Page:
Question #2 – What is meant by “neo-orthodoxy? What, if anything is “orthodox” about it? Discuss systematically the thought of Barth as the founder of neo-orthodoxy. (As if his commentary on Romans is systematic!!!) To what degree does Bonhoeffer carry through with the program of neo-orthodoxy and how, if any, does he diverge?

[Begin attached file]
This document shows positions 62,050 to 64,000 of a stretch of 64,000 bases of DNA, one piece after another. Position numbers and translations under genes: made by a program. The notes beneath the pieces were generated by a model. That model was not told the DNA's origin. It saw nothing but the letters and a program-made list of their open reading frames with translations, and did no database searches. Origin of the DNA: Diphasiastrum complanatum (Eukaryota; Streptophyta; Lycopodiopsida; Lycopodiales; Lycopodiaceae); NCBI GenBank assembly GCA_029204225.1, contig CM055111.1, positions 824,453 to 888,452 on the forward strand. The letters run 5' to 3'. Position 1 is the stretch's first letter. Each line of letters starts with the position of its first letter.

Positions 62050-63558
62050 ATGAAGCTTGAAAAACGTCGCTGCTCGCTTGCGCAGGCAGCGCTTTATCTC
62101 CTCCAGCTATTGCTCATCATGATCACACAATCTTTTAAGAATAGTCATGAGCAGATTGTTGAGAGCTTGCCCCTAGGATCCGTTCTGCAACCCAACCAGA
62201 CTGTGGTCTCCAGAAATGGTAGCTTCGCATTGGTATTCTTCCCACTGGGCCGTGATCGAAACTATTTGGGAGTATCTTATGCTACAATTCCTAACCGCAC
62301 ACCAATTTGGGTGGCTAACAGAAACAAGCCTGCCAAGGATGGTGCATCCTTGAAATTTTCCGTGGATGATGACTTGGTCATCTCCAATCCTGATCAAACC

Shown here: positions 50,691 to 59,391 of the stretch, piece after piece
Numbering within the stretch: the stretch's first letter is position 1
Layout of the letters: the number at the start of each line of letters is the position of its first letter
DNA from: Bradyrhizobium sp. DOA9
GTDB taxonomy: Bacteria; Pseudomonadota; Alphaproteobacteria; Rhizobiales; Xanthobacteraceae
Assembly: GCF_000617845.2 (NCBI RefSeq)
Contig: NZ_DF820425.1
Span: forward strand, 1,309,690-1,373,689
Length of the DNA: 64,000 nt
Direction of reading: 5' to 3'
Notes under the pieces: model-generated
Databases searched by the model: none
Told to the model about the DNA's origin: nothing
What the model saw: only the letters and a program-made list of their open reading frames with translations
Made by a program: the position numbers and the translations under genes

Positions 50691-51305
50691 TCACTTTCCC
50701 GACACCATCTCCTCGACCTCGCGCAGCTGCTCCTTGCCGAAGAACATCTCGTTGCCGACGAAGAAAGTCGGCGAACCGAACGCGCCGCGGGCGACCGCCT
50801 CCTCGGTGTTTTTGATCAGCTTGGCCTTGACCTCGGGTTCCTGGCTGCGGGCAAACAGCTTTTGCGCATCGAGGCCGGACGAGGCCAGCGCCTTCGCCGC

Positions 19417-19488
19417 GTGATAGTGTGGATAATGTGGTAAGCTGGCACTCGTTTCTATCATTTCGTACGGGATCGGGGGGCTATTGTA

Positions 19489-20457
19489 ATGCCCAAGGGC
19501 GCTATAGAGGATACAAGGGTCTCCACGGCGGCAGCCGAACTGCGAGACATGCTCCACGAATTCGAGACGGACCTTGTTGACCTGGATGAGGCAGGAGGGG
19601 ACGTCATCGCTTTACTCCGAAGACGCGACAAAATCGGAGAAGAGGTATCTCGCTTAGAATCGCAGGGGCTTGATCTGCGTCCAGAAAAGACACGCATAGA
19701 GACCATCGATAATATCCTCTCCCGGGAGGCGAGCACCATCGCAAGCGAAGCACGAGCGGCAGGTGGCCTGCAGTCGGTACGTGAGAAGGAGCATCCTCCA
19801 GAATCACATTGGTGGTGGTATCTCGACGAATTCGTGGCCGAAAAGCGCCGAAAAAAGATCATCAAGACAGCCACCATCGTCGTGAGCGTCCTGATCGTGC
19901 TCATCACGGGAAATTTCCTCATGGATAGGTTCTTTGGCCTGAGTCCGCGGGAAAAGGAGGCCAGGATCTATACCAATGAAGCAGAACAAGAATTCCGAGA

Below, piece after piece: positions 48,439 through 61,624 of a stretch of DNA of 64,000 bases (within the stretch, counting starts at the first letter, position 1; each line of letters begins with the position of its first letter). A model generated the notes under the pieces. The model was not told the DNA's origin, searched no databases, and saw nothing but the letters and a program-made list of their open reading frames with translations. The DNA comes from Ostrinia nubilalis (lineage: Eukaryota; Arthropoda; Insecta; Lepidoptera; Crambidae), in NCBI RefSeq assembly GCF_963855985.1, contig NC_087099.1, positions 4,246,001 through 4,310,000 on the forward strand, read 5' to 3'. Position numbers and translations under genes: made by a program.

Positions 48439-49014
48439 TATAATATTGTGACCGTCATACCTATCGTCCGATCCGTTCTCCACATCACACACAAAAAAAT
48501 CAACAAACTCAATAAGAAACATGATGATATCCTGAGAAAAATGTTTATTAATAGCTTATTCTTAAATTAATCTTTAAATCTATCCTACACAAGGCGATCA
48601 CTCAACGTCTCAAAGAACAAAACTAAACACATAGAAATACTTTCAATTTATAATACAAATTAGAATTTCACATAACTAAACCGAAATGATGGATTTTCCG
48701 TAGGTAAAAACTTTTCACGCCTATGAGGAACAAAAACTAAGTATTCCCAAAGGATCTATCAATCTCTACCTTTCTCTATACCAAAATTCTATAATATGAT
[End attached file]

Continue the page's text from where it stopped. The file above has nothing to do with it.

Perhaps the simplest way of defining “neo-orthodoxy” is to see it in at least two different modes. First in some critical manners – it is a corrective upon the liberal Christian thought of the 19th century as described in detail above. In this vein it is returning to “orthodoxy” in many important details. God is seen as separate from his creation, transcendent, not part and parcel of the world. Man is infinitely other than God, a creature of the created world, with no goodness in him. A sinner bound by his overwhelming pride to rebel and mar the creation of a holy and other God. God’s holiness and man’s sinfulness were very much in line with Reformed thinkers like Luther and Calvin. Another return to orthodoxy could be seen in the re-emphasis on Jesus Christ, who in liberal theologies had become an example, a shower –of-the-way, but not the way. Neo-orthodoxy, especially Barth, Brunner, and Bonhoeffer, emphasized Christology as the major field of theology. This too was a refreshing return to orthodox thought. Liberal thought about Jesus had called him God, but had also called all men God. Jesus was not really even necessary to the process of God consciousness, but just the best example of it. The crucifixion and resurrection were redefined as mundane events, clouded by editors and churchmen, and again not ultimately essential to the story. But in the neo-orthodox camp, the crucifixion was absolutely critical, because of the sinful condition of mankind and the qualitatively difference of God. These are just some of the returns to orthodoxy that marked the neo-orthodox camp.